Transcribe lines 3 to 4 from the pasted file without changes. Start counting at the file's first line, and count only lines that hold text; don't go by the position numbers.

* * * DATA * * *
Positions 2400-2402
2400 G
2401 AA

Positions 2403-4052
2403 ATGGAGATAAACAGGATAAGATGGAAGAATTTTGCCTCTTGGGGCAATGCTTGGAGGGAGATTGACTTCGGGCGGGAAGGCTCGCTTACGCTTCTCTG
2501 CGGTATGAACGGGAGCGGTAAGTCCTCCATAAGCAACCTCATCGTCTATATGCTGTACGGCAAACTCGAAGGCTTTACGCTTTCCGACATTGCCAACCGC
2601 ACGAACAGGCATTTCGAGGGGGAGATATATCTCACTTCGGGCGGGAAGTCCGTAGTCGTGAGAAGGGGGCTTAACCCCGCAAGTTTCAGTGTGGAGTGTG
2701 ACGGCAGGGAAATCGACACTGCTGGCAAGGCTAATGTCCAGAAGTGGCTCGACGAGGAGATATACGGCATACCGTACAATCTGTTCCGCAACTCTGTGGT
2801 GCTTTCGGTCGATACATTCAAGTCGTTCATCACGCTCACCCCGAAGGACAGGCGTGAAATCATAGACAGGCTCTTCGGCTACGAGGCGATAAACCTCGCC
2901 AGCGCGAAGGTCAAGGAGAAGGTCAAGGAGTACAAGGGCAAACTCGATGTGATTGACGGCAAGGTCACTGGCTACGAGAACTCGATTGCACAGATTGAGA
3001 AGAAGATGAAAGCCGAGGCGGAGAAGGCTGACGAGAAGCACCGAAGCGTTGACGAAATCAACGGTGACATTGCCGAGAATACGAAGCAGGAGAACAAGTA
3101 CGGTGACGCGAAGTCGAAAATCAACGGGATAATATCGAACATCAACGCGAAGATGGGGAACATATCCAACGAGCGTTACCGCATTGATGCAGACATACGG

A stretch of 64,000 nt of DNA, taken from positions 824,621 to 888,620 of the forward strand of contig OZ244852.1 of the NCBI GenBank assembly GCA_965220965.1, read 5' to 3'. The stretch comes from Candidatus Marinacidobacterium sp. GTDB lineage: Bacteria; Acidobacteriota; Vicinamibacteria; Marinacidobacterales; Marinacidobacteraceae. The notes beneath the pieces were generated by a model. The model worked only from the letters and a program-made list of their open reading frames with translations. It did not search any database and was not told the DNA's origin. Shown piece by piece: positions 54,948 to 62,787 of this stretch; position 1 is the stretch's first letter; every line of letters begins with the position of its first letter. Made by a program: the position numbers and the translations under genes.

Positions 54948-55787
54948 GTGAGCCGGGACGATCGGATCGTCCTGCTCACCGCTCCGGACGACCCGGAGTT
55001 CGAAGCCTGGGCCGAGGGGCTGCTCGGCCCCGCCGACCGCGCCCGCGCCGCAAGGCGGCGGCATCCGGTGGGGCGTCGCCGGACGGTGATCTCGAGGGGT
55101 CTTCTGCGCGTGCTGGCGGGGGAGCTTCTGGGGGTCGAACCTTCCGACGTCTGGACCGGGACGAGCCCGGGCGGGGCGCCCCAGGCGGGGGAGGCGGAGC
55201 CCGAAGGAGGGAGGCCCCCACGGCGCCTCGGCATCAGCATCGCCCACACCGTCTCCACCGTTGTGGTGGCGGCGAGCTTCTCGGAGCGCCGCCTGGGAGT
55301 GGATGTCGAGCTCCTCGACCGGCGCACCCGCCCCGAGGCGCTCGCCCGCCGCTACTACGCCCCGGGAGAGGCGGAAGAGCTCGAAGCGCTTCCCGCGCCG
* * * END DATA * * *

2401 AA

Positions 2403-4052